Jessamine Bolt has never studied Inuinnaqtun at Kugluktuk High School.
That’s because there haven’t been any Inuinnaqtun language classes offered in years.
“As a Grade 12 student at this school I want the opportunity to learn Inuinnaqtun,” Bolt said. “If the younger generation can have Inuinnaqtun class, it will improve our knowledge and keep it from disappearing.”
Her dad is fluent, and her mum is learning and applying the language. Bolt recognizes the urgency to protect familial ties by practicing in all settings, including school.
“Elders may feel hurt that the next generation is not being educated in the language and we are losing our language rapidly and consistently,” she said.
As part of her Grade 12 English class this winter, Bolt wrote a persuasive letter and implored the school to offer the local dialect.
“We could do more to talk our language and I hope something gets done about it because it was just an assignment that first but now it’s like I feel like it’s something for now,” Bolt said.
The roughly 1,600-person hamlet of Kugluktuk, the most western community in Nunavut, has deep roots in the Inuinnaqtun language. But it’s the most endangered Inuktut language in the territory – a dialect that could be extinct in less than two generations.
“It’s really weird that there’s no classes here because, it’s our first language and offering a course would be an effective way to help heal intergenerational trauma,” said Alisha Milton, who also advocated through letter writing.
The Grade 12 student has lived in Kugluktuk since 2019 but originally hails from Pond Inlet, Nunavut – 1,500 km to the northeast – and is fluent in Inuktitut.
“Language for me, I guess would be our way of communicating, and somewhat connect in a way,” said Milton. “Kugluktuk is one community who have lost their native language, while others have become to restore their language among the youth.”
According to the Kitikmeot Heritage Society, there’s less than 600 fluent speakers remaining.
The territorial Minister of Education Pamela Hakongak Gross told APTN News, veteran language instructors have retired which presented challenges for the school board.
“We’re looking to see what options are available to enhance the wage for that position and to increase that will hopefully be able to recruit more people from other professions,” Hakongak Gross said. “We know that it’s an underpaid position, comparative to other jobs.”
She noted, the department prides itself on the Nunavut teacher, education program which has expanded to 15-minute communities.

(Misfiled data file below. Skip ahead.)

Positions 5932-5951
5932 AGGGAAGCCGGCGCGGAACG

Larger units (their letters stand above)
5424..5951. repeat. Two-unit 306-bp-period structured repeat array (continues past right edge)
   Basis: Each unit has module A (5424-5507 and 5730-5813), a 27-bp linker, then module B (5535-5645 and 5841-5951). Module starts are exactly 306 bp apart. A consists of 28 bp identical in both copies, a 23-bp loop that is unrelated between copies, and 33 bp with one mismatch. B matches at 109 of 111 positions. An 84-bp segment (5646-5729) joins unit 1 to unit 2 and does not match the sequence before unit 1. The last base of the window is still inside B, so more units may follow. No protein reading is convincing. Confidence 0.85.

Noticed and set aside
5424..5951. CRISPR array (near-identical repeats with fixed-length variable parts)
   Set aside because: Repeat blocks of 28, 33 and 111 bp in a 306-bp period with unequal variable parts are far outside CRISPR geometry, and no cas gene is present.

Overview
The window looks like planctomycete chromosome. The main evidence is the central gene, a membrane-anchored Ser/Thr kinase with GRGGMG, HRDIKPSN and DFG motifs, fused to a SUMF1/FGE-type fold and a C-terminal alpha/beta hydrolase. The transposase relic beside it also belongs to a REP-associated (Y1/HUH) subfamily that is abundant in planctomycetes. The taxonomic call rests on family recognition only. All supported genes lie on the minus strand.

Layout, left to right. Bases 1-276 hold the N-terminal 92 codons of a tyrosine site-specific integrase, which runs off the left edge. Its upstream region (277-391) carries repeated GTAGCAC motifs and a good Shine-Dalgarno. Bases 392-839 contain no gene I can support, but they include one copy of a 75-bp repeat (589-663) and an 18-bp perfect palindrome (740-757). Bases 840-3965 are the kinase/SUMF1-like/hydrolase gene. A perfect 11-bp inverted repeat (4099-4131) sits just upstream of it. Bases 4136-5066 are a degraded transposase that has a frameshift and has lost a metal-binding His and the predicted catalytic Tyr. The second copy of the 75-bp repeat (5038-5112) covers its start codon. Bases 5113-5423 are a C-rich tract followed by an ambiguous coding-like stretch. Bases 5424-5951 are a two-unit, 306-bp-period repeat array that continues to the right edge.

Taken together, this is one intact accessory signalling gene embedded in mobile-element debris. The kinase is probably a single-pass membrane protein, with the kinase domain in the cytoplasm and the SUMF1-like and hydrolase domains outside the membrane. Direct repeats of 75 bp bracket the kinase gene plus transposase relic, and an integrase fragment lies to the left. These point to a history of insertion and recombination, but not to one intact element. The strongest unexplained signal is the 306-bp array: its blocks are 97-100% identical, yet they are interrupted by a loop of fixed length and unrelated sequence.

Hakongak Gross is also from the Kitkitmeot region herself and said she supported the students who wrote letters.
“I feel for what they’re advocating for, and I commend them for doing that. It’s a very honorable thing to advocate for our people and to advocate for our language,” she said.
Rosemarie Meyok is a respected inuinaq elder with nearly 50 years experience in language instruction and curriculum development.
Her children’s picture book Takuttaaqragit, or I Can See You, is written in such a way where the adult speaker is encouraged to interact and converse with the child as they absorb the language.
She said programs must have an Elder and language teacher using language in an active and functional way and students must hear the language first before comprehension.
“Not just how some teachers tend to teach language which is… the word said, and then repeated,” Meyok said. “But if they haven’t heard the language being spoken it’s hard for them to properly pronounce and understand.”
She was born in a small Hudson Bay trading post on Reid Island, N.W.T. Back then she was known by the name Ava and spoke Inuinnaqtun until she was forced to attend String Hall Residential School in Inuvik, N.W.T.
The institution tried to strip her of her name and her language.
“When I came back one summer, from residential school, A relative called me by my name Ava and I said, ‘no, that’s not my name, it’s Rosemarie,’” Meyok said. “But I was named after my grandfather, we give children names of someone who has passed on so that person is reborn in that child, and they are treated as such.”
She noted that for Inuktituk to survive they need to support all dialects and not force them to assimilate.
After enduring many years in the residential school her drive to share language never faltered.
She completed a teaching diploma she began teaching the language without any materials, which led her to enroll in university for linguistics where she developed educational resources.
This is where she learned the tool of physical memorization by putting actions to language.
“For example, teaching about a specific animal, take students hunting, butchering, and drying the skin – all the actions in preparing the animal for cooking,” Meyok said. “It may take a while but labeling and developing words and sentences from the space start from basic words to two basic phrases.”
Both Bolt and Milton plan to continue in post-secondary education, and while they missed out on studying Inuinnaqtun in high school, their calls to action have been heard.
A language instructor has finally been hired this January.
“It’s in our blood and now we just I feel like it’s important so that we don’t lose the values of life in a way,” Bolt said.